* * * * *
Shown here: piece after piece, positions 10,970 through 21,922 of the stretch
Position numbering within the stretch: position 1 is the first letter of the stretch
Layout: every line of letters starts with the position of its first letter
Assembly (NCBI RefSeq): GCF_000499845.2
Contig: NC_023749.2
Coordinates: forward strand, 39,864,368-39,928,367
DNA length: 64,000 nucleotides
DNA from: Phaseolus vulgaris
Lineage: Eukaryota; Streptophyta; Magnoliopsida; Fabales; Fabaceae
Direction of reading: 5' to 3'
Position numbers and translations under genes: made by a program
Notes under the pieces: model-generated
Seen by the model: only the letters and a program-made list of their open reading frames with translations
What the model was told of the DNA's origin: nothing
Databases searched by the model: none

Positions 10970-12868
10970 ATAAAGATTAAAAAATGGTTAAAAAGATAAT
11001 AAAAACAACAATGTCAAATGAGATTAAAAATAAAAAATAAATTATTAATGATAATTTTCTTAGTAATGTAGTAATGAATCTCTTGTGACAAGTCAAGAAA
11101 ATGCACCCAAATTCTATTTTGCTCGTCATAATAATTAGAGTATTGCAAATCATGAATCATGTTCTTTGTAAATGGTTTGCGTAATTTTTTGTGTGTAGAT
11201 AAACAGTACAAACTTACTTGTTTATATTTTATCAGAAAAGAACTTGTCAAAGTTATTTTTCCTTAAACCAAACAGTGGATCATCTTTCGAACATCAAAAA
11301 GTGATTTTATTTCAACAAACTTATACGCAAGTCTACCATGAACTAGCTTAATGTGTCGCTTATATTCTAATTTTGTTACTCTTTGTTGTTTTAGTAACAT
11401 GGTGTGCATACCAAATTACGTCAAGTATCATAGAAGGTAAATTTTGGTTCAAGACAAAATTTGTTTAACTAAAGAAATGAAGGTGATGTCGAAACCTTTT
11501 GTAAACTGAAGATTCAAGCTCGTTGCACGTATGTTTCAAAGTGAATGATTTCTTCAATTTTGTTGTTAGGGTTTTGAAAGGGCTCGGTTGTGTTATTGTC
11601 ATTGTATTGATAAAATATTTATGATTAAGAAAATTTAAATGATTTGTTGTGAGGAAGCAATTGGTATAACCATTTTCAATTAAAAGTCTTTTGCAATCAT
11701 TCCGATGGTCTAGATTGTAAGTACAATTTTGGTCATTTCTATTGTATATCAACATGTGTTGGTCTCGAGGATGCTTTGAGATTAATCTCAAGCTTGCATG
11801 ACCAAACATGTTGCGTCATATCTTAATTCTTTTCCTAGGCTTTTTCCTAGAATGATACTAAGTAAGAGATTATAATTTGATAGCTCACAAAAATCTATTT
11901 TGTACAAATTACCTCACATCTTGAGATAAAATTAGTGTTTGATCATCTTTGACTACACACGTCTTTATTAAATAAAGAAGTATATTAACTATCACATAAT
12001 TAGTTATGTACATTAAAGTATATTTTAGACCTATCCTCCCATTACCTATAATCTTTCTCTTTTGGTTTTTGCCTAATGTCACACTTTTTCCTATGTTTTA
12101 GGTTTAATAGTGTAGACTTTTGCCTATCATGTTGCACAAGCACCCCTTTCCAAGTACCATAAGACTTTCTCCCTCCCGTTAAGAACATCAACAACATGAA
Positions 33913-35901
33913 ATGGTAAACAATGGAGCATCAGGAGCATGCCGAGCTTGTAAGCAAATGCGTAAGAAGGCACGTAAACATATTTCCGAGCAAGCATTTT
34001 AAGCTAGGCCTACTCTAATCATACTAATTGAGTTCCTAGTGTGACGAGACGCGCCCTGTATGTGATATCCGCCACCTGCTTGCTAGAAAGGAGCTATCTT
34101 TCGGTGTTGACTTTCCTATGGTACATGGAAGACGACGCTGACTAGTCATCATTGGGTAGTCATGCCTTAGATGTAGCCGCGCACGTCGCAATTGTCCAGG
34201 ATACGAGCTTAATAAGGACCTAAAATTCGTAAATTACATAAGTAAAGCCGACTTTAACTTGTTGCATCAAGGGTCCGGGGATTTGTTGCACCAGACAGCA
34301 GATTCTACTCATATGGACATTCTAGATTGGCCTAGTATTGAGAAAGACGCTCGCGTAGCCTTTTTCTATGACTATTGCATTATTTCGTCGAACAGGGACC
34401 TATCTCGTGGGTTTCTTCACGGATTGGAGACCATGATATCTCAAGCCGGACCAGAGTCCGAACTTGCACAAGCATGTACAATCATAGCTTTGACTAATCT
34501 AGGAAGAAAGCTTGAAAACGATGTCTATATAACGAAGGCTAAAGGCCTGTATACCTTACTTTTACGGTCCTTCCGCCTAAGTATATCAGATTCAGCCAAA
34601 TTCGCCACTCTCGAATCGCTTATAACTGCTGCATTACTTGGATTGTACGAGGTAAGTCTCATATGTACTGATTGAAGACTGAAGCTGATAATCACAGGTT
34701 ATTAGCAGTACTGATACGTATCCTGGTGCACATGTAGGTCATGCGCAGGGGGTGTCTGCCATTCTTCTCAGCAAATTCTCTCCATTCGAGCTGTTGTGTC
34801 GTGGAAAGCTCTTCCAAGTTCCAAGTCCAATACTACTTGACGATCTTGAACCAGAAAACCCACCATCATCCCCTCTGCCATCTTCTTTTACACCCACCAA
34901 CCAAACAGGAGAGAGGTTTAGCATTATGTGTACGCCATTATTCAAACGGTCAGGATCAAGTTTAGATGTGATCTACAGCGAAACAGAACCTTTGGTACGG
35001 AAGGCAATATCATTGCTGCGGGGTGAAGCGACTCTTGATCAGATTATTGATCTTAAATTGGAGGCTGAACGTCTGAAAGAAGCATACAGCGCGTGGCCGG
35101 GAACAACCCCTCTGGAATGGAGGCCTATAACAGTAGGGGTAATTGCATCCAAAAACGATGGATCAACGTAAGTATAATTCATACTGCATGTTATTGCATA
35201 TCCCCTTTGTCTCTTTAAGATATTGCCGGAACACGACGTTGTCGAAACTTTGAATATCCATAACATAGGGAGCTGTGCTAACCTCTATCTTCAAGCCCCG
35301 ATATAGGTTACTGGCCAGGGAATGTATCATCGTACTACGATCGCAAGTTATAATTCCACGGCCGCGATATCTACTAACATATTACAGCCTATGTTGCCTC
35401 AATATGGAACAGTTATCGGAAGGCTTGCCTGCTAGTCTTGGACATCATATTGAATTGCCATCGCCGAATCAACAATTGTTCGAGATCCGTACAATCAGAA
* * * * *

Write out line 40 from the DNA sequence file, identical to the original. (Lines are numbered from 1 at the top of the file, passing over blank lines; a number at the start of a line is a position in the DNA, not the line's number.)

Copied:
34801 GTGGAAAGCTCTTCCAAGTTCCAAGTCCAATACTACTTGACGATCTTGAACCAGAAAACCCACCATCATCCCCTCTGCCATCTTCTTTTACACCCACCAA